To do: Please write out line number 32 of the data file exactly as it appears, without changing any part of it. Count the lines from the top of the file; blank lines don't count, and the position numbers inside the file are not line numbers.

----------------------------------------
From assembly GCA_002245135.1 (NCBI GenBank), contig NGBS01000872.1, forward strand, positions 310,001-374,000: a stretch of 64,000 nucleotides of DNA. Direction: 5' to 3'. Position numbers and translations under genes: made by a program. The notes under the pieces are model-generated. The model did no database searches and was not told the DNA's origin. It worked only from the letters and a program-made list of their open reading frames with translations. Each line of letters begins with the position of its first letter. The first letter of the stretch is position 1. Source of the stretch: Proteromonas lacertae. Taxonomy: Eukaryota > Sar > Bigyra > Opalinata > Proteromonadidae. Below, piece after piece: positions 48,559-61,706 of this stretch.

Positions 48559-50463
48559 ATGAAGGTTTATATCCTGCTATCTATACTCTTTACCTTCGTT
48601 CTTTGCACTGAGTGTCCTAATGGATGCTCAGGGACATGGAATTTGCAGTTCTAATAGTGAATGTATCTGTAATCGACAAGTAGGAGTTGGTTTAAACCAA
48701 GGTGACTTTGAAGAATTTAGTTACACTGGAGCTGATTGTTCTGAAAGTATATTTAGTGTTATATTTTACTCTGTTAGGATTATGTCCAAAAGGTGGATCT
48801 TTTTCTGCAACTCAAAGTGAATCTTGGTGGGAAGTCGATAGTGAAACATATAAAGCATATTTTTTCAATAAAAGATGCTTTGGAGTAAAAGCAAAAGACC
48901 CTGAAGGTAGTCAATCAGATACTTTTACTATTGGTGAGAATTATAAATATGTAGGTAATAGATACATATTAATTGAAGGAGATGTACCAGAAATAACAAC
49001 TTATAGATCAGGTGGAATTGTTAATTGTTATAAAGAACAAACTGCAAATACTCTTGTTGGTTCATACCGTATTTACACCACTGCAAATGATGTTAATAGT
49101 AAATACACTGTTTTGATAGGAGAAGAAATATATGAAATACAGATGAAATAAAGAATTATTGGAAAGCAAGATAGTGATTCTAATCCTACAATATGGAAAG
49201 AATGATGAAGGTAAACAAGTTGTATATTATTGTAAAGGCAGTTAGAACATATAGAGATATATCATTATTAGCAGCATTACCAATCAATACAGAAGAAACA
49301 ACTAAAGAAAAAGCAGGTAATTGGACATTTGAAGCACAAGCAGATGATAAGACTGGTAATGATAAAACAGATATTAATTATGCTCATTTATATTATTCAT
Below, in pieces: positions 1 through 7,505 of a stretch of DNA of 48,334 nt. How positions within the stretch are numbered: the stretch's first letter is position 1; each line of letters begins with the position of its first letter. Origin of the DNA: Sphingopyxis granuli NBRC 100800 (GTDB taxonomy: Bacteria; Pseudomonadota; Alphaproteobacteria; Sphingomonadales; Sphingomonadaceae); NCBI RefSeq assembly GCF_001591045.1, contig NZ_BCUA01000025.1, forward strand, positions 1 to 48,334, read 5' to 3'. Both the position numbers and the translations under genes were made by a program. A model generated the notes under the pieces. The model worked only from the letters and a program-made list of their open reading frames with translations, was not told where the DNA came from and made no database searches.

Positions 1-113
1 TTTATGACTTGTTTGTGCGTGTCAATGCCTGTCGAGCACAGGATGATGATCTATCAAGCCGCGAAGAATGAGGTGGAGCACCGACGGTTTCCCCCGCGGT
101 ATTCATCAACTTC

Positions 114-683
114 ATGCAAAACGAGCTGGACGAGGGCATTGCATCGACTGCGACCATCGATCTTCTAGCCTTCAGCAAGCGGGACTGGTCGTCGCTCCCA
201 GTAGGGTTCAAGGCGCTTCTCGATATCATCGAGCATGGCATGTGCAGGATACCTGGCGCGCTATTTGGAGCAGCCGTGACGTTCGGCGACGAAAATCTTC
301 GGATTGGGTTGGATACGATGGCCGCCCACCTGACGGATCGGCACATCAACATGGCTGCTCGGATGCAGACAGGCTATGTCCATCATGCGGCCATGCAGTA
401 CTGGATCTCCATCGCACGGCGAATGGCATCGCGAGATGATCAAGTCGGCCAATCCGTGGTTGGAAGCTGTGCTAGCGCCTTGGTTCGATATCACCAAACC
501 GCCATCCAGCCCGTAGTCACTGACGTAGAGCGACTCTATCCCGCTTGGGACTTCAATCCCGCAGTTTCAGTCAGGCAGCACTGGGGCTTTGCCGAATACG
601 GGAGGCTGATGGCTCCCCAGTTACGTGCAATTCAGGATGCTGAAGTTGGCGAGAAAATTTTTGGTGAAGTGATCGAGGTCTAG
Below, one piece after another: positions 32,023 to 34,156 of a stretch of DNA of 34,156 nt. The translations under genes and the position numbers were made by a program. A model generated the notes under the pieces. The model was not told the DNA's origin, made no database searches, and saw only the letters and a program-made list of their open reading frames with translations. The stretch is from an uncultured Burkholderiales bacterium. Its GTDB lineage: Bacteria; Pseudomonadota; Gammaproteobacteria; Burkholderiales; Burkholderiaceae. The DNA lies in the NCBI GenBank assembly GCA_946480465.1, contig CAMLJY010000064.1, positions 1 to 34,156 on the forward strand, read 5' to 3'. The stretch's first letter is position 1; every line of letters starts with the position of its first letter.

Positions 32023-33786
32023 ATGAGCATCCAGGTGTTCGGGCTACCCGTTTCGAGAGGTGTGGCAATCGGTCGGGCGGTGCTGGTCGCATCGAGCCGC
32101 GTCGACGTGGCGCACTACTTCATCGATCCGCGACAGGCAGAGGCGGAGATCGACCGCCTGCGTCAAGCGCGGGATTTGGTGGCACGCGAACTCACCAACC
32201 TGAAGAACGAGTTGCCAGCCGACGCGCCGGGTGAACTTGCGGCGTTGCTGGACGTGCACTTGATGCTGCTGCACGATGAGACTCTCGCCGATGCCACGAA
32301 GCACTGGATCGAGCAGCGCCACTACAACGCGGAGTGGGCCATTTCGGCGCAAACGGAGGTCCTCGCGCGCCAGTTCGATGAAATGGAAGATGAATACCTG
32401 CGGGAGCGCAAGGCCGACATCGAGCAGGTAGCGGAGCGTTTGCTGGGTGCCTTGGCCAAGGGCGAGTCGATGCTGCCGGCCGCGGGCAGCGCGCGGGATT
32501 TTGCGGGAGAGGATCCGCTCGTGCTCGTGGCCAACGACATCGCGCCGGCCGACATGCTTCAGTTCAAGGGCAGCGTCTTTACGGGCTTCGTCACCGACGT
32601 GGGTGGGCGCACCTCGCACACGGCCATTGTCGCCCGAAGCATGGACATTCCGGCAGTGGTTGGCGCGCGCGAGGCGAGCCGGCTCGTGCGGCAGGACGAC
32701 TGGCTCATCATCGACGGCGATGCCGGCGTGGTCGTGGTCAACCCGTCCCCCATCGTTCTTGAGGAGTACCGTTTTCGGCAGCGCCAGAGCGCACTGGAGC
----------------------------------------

32701 TGGCTCATCATCGACGGCGATGCCGGCGTGGTCGTGGTCAACCCGTCCCCCATCGTTCTTGAGGAGTACCGTTTTCGGCAGCGCCAGAGCGCACTGGAGC